Alexandra: Now, that honeymoon period you're talking about, that's not the case now. President Trump has an extremely low approval rating as he begins his term.

Robert: That's correct. In fact, he starts his term with a rating somewhere between 44 and 32% depending on whether you ask Gallup, or Fox, or NBC, or Wall Street Journal. And in the history of polling, no elected president has ever started with an approval rating that's below 50%.

Now, I have to say it is possible that with his public approval this low, maybe Trump has nowhere to go except higher in the polls. Except, that's not how it goes for presidents after the first 100 days, because the honeymoon comes to an end. And within the first year, or at most the second year, the president's job approval, it will go down, usually to below 50%. Sometimes it recovers, but not always. Of all the presidents since World War II, only Eisenhower and Kennedy actually kept their approval rating above 50% the entire time they were in office. Again, I am aware that we're in unchartered territory and that Trump has managed to defy political history at every turn.

Alexandra: Unchartered territory, Trump defying history, all that being said, should we stop caring about history?

Robert: No, I don't think that's a good idea. Unchartered territory or not, water is still wet. If you cut yourself, you'll probably still bleed. The thing is, a real honeymoon, what that means is a happy couple. Since the election, Trump has not done very much to make his bride, namely the broad public, happy. It's hard to imagine that FDR could've had 76 bills passed in the first 100 days if he had started with an approval rating down near 40%.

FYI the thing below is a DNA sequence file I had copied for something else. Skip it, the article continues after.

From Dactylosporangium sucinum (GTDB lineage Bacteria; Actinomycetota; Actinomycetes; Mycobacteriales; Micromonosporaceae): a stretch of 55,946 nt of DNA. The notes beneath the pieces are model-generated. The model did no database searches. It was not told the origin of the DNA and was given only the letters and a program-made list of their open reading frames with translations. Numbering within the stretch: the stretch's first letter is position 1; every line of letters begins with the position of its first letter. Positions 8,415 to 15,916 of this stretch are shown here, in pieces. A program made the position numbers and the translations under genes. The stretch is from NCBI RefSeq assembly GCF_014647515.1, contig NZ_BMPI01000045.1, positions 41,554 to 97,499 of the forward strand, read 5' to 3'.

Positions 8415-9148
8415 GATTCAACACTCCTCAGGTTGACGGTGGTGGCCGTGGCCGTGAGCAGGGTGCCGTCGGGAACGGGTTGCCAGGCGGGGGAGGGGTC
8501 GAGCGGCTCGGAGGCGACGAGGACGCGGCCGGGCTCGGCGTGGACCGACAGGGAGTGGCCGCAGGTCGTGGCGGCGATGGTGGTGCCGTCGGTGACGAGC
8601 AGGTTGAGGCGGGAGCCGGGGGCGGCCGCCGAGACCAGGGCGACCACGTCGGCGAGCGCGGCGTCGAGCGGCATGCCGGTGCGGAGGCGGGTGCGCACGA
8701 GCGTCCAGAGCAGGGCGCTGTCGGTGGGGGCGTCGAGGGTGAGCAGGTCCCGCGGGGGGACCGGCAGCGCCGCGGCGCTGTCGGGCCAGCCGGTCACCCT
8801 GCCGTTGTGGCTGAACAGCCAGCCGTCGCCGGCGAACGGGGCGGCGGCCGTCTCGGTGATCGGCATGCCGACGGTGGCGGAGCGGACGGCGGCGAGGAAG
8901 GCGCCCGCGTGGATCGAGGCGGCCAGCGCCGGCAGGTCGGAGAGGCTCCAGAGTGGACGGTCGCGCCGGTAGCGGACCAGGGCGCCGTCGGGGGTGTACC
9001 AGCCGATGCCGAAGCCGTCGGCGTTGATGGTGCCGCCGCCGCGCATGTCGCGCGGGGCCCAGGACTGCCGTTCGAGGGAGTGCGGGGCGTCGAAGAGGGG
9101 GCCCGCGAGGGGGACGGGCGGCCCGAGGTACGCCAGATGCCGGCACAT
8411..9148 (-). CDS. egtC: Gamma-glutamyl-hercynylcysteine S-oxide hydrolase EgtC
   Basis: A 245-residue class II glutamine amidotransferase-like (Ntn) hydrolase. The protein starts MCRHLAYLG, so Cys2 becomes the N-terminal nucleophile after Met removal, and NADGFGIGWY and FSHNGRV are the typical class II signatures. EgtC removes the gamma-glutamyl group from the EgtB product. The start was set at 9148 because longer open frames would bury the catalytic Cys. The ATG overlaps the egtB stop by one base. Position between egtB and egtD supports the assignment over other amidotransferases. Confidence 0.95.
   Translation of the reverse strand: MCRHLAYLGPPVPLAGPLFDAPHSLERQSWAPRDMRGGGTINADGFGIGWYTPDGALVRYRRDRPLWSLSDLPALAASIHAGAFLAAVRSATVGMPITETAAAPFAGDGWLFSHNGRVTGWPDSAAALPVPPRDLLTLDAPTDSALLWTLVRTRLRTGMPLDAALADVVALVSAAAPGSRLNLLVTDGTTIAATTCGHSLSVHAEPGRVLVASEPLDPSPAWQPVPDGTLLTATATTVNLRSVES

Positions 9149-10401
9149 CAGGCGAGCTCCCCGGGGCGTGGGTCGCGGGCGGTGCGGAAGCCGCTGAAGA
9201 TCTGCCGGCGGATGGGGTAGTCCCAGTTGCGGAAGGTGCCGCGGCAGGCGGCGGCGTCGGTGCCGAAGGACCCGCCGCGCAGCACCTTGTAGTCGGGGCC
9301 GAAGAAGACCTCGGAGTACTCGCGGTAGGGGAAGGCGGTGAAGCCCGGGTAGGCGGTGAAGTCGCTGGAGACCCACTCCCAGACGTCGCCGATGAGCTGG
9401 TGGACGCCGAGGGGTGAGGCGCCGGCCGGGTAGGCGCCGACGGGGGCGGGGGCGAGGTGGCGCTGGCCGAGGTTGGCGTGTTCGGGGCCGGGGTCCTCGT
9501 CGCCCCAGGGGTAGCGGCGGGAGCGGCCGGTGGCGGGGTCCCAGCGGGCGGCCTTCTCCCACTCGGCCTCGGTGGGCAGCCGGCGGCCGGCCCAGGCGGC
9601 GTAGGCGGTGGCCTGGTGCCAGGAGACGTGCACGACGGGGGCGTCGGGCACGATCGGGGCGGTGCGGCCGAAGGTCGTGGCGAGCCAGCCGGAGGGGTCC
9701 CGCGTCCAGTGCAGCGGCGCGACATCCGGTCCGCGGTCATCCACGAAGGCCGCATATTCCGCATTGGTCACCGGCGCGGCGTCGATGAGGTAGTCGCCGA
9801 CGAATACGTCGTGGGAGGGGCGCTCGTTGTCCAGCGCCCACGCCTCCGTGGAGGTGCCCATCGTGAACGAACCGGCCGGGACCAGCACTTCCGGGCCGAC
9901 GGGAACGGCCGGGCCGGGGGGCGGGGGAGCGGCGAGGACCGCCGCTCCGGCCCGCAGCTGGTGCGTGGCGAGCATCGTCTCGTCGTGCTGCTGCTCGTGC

Today's gold standard in polling is Pew Research, and of all the copious poll data in the news since the election, for me the biggest jaw dropper did come from Pew. And it has to do with a question they asked about the public's expectations for the economy. And their question was, "Will the nation's economy be better a year from now?" They published a chart that sorted the answers by party affiliation, and what it showed was the depth of polarization in the United States today, more than any other example I've seen. At the same time, it also showed, or reflected, what I call the danger of over-inflated expectations. 15% of democrats think the economy will be better in a year; 33% of independents think so; and 75% of republicans say the economy will be better a year from now.

Alexandra: So, if economic expectations are a bit lofty in the next 12 months, is the table set for disappointment?

Robert: I'll put it this way, the Dow Industrials and U.S. Gross Domestic Product, they both hit historic lows in early 2009. What that means is that stocks and the economy are now going into their ninth year of growth. Perhaps I'm stating the obvious, but the longer a rally or expansion lasts, the harder it is to sustain it. So yes, the table is definitely set for disappointment.

Alexandra: Well, we're certainly living in some historic times. Thanks for offering these insights.

Robert: Pleasure to talk to you.

Robert Folsom has covered politics, popular culture, economics and the financial markets for more than 25 years, via print, radio, video and digital content. He's the host of Pop Trends, Price Culture, the podcast with strong opinions and strong language about the intersection of psychology and markets. Download or listen online now (it's free).